19. Neural Network and Letter Recognition.

    Science.gov (United States)

    Lee, Hue Yeon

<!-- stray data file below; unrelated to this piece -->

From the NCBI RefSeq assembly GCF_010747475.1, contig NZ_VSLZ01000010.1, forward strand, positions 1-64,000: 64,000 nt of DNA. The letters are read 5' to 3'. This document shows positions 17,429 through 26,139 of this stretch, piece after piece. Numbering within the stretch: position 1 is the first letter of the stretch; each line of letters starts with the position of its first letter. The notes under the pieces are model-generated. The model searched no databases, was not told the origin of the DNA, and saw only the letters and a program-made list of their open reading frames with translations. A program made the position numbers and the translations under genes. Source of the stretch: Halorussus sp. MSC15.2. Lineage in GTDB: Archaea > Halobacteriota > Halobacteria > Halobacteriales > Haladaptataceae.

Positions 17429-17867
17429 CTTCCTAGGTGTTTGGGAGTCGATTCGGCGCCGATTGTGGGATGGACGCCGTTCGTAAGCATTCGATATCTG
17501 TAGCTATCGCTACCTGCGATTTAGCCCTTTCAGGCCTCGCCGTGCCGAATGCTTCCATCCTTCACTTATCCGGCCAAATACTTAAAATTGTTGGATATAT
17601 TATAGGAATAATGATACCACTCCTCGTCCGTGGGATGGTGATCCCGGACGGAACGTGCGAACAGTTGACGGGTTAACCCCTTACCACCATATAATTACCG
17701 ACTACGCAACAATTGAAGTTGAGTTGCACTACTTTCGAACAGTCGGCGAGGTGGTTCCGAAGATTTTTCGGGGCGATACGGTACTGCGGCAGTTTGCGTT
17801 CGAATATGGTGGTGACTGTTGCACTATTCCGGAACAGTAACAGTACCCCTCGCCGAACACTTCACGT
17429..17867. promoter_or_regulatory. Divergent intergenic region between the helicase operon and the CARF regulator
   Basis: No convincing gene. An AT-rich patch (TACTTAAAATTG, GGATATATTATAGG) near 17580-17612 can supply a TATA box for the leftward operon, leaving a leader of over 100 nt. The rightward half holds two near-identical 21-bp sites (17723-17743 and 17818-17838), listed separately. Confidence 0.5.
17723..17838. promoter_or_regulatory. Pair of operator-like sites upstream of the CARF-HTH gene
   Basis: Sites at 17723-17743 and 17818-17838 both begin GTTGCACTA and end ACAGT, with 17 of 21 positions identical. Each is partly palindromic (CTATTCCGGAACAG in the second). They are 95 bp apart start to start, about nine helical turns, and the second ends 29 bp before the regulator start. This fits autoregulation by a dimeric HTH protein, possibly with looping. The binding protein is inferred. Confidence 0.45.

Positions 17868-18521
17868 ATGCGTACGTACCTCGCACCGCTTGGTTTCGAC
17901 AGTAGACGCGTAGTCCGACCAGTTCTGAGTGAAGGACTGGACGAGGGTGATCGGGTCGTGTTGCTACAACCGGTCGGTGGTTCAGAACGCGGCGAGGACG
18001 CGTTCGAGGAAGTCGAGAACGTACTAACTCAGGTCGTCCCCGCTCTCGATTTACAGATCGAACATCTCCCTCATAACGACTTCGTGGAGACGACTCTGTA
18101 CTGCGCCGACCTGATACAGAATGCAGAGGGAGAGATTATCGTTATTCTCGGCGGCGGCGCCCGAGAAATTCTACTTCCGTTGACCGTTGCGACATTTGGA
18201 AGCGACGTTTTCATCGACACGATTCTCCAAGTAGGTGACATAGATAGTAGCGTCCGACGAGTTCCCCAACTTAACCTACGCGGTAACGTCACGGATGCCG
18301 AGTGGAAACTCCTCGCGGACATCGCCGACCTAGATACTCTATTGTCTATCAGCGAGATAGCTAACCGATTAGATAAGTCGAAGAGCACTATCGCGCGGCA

Neural net architectures and learning algorithms that recognize hand written 36 alphanumeric characters are studied. The thin line input patterns written in 32 x 32 binary array are used. The system is comprised of two major components, viz. a preprocessing unit and a Recognition unit. The preprocessing unit in turn consists of three layers of neurons; the U-layer, the V-layer, and the C -layer. The functions of the U-layer is to extract local features by template matching. The correlation between the detected local features are considered. Through correlating neurons in a plane with their neighboring neurons, the V-layer would thicken the on-cells or lines that are groups of on-cells of the previous layer. These two correlations would yield some deformation tolerance and some of the rotational tolerance of the system. The C-layer then compresses data through the 'Gabor' transform. Pattern dependent choice of center and wavelengths of 'Gabor' filters is the cause of shift and scale tolerance of the system. Three different learning schemes had been investigated in the recognition unit, namely; the error back propagation learning with hidden units, a simple perceptron learning, and a competitive learning. Their performances were analyzed and compared. Since sometimes the network fails to distinguish between two letters that are inherently similar, additional ambiguity resolving neural nets are introduced on top of the above main neural net. The two dimensional Fourier transform is used as the preprocessing and the perceptron is used as the recognition unit of the ambiguity resolver. One hundred different person's handwriting sets are collected. Some of these are used as the training sets and the remainders are used as the test sets. The correct recognition rate of the system increases with the number of training sets and eventually saturates at a certain value. Similar recognition rates are obtained for the above three different learning algorithms. The minimum error